Elance is arguably the most popular online workplace where freelancers can find work. Simply sign up, find the projects you are interested in and create a proposal for the job. This website provides a great way of earning extra cash without sacrificing the time and energy needed to hunt down work online.
Like Elance, freelance writers can join this platform to find quick projects that allow them to generate income without having to market themselves to potential employers. Log in when you’re looking for work and you might just discover your next long-term writing gig, or at least expand your abilities and experience.
Craigslist is a great way to find writing jobs without relying on the platform business model. Peruse the ads, choose the ones you’re interested in and make a little extra cash to supplement your income while writing or promoting your novel.
This writer’s marketplace allows freelancers to earn in two ways: they can submit work that clients can purchase or they can be hired to create custom content for clients. Either way, this is a great website to help you find work and further your freelancing career while waiting on other projects.
109. The Market List
Any fiction writer who wants to submit queries needs to check out this website. Whether you want to promote your work, learn the requirements for submissions to specific publications or simply gain insight from like-minded writers, this site will become a must-visit on your list.
Writers will find plenty of opportunities for paid writing gigs on this site, but they will also have access to a wealth of information and advice to help them further their careers as freelancers and authors. They’ll also discover numerous resources to help them grow and expand their writing business.
111. Writer Gazette
This writer’s marketplace website provides submission calls, freelancing posts, contests and writing jobs. You’ll also discover numerous resources, tips, tricks and advice to help you further your writing and freelancing career so you can improve your work and receive higher pay for projects.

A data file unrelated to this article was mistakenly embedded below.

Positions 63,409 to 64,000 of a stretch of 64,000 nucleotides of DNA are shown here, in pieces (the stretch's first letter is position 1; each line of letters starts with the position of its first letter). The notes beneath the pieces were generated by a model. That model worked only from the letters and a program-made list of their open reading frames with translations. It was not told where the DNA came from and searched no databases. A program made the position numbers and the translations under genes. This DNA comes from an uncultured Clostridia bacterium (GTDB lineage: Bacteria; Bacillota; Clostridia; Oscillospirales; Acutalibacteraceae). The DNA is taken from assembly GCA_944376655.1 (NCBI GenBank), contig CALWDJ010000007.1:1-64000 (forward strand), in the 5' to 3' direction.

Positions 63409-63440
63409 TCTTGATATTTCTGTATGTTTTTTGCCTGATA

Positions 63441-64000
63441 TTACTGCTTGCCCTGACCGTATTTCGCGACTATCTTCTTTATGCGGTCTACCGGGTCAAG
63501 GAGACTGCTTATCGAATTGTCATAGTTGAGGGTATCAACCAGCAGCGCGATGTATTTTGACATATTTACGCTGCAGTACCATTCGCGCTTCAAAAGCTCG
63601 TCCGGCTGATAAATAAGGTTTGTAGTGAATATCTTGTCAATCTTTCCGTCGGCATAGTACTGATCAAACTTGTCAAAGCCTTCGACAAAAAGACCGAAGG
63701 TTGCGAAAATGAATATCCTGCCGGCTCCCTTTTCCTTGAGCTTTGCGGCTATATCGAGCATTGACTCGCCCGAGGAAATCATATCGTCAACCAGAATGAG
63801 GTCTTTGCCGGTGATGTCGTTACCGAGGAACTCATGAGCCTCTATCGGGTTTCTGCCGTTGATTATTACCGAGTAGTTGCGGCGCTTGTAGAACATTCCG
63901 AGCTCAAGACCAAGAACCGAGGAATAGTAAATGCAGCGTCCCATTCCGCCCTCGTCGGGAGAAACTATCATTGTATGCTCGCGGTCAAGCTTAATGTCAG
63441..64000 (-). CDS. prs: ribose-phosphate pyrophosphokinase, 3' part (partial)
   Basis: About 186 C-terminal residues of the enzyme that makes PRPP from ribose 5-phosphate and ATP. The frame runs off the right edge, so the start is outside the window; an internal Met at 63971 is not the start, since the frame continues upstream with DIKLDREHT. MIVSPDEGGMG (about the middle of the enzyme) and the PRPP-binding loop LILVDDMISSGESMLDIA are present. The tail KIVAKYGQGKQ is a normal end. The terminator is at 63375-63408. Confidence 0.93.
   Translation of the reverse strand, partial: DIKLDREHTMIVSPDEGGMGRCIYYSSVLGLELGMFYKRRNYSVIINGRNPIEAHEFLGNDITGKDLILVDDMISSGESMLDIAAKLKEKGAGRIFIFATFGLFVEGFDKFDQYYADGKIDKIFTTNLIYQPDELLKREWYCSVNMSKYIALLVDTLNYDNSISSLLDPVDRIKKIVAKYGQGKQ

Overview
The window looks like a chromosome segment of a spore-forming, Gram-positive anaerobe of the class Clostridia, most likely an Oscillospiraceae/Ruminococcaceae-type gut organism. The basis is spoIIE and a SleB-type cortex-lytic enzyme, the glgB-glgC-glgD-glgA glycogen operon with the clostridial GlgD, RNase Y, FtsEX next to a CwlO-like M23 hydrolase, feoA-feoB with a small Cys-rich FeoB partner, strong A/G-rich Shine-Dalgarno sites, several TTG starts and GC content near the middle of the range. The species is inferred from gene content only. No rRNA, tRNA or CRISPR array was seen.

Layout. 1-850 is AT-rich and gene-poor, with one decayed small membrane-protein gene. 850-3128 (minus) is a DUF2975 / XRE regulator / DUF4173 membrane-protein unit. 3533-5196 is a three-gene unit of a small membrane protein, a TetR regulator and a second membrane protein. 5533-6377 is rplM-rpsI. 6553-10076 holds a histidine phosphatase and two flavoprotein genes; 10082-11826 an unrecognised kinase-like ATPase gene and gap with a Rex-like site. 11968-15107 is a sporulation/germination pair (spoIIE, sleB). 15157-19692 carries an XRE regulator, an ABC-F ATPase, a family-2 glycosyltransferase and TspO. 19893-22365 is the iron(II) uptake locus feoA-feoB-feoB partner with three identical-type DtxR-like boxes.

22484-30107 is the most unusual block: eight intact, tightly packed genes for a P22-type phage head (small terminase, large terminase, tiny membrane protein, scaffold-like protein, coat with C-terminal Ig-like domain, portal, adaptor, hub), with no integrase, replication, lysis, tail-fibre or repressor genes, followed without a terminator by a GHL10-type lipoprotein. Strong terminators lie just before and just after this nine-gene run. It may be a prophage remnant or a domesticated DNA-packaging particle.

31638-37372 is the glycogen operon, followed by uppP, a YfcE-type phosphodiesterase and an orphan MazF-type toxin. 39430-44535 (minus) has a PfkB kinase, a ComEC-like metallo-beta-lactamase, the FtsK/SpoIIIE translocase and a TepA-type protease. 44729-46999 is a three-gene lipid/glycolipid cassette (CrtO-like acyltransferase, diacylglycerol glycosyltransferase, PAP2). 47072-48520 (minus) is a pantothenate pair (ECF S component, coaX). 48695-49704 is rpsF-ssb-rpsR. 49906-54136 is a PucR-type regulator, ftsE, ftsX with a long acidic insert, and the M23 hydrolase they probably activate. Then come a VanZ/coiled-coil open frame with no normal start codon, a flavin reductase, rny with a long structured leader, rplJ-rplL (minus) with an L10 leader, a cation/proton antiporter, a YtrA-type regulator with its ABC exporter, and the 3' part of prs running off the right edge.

112. Online Writing Jobs
Freelancers who are looking for experience and higher paying opportunities will appreciate this writing marketplace. Write about the areas in which you have specific knowledge in, work on gigs that pay considerably more than pennies and work with a company that will market your talents all in the same place.
Fun for writers
113. Brain Pickings
Writers create their own worlds, but being able to view the one in which they live through the eyes of another can prove invaluable. Check out this website by Maria Popova and be inspired by another writer’s take on the lessons learned in the process of writing and living.
Writers are passionate about many things beyond writing, but this website allows you to combine your love of writing with your passions so you can share them with the entire world. Whether you are in the mood for reading and learning, or you want to share your knowledge with others, this is a great site on which to do it.
115. Language is a virus
Language is a Virus is the ultimate collection of tools to cure writer’s block and inspire creativity. On the site, there are a variety of writing prompts, exercises, tools, essays, and other resources, which will help you more forward with your writing (and perhaps have some fun along the way).
116. Brainy Quote
There are some words that have such an impact that they must be repeated. Writers will love the inspiration and humor found in these quotes on this page and appreciate how they can impact their lives and their work.
It’s no secret that writers read, but those books can take up tons of space. BookMooch provides a way for readers to share the books they no longer need with others and receive new options by doing so. Share your books and accept those of others to expand your reading repertoire.
When you need a break from writing, this contest, which requires only a sentence for submission, is a welcome respite that will allow you to rediscover the joy of stringing words together without requiring thousands of them to complete the project. The catch is the WORST sentence wins.
Are there certain spelling or grammar issues that drive you to madness? Don’t worry, you aren’t alone – visit GrammarBlog and discover the writing mistakes and abuse that make other writers and word lovers think up interesting new ways of torture every time they see specific errors.
120. Free Rice
Writers love words and with Free Rice you can show off your command of those words and help feed the hungry at the same time. Simply log in, answer questions and for each correct answer you send ten grains of rice to those who need it most – you might even learn something too!